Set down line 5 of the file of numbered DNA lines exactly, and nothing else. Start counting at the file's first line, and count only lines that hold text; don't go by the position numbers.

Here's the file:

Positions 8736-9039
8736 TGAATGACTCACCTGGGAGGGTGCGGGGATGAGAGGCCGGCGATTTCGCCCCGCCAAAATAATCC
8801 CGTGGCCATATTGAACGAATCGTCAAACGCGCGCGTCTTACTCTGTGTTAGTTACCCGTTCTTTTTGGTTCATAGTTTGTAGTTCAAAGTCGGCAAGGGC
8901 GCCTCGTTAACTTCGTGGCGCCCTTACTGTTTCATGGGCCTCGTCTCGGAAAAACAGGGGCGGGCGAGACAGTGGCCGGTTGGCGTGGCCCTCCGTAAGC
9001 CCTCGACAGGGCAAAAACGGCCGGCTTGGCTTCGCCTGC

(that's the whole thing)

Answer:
9001 CCTCGACAGGGCAAAAACGGCCGGCTTGGCTTCGCCTGC